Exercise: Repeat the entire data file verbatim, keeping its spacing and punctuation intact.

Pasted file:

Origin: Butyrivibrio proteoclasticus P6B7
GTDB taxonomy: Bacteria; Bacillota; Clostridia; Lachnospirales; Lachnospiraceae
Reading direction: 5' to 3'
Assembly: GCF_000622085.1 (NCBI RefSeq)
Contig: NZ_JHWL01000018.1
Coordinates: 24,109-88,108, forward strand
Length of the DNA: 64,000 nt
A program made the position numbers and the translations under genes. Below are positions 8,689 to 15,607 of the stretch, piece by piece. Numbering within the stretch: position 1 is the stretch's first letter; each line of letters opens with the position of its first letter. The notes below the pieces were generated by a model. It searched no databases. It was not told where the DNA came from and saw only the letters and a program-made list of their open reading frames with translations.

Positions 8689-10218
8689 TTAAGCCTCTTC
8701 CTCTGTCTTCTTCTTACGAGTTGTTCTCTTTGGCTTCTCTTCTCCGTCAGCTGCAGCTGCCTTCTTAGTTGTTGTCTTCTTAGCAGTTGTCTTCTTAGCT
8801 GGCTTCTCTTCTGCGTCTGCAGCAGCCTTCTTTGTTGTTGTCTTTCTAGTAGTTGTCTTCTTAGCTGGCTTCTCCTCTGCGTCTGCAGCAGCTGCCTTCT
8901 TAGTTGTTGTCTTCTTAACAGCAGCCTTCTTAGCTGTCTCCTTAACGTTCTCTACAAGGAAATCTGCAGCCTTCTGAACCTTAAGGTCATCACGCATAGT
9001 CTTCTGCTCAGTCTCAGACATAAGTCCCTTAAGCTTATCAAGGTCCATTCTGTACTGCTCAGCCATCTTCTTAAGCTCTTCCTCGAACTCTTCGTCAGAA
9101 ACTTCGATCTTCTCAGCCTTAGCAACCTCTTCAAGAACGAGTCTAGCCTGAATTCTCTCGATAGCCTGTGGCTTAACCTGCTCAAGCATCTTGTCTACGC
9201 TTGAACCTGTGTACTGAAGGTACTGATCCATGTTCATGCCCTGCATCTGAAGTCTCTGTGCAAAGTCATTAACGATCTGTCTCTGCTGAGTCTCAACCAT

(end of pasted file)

Origin: Butyrivibrio proteoclasticus P6B7
GTDB taxonomy: Bacteria; Bacillota; Clostridia; Lachnospirales; Lachnospiraceae
Reading direction: 5' to 3'
Assembly: GCF_000622085.1 (NCBI RefSeq)
Contig: NZ_JHWL01000018.1
Coordinates: 24,109-88,108, forward strand
Length of the DNA: 64,000 nt
A program made the position numbers and the translations under genes. Below are positions 8,689 to 15,607 of the stretch, piece by piece. Numbering within the stretch: position 1 is the stretch's first letter; each line of letters opens with the position of its first letter. The notes below the pieces were generated by a model. It searched no databases. It was not told where the DNA came from and saw only the letters and a program-made list of their open reading frames with translations.

Positions 8689-10218
8689 TTAAGCCTCTTC
8701 CTCTGTCTTCTTCTTACGAGTTGTTCTCTTTGGCTTCTCTTCTCCGTCAGCTGCAGCTGCCTTCTTAGTTGTTGTCTTCTTAGCAGTTGTCTTCTTAGCT
8801 GGCTTCTCTTCTGCGTCTGCAGCAGCCTTCTTTGTTGTTGTCTTTCTAGTAGTTGTCTTCTTAGCTGGCTTCTCCTCTGCGTCTGCAGCAGCTGCCTTCT
8901 TAGTTGTTGTCTTCTTAACAGCAGCCTTCTTAGCTGTCTCCTTAACGTTCTCTACAAGGAAATCTGCAGCCTTCTGAACCTTAAGGTCATCACGCATAGT
9001 CTTCTGCTCAGTCTCAGACATAAGTCCCTTAAGCTTATCAAGGTCCATTCTGTACTGCTCAGCCATCTTCTTAAGCTCTTCCTCGAACTCTTCGTCAGAA
9101 ACTTCGATCTTCTCAGCCTTAGCAACCTCTTCAAGAACGAGTCTAGCCTGAATTCTCTCGATAGCCTGTGGCTTAACCTGCTCAAGCATCTTGTCTACGC
9201 TTGAACCTGTGTACTGAAGGTACTGATCCATGTTCATGCCCTGCATCTGAAGTCTCTGTGCAAAGTCATTAACGATCTGTCTCTGCTGAGTCTCAACCAT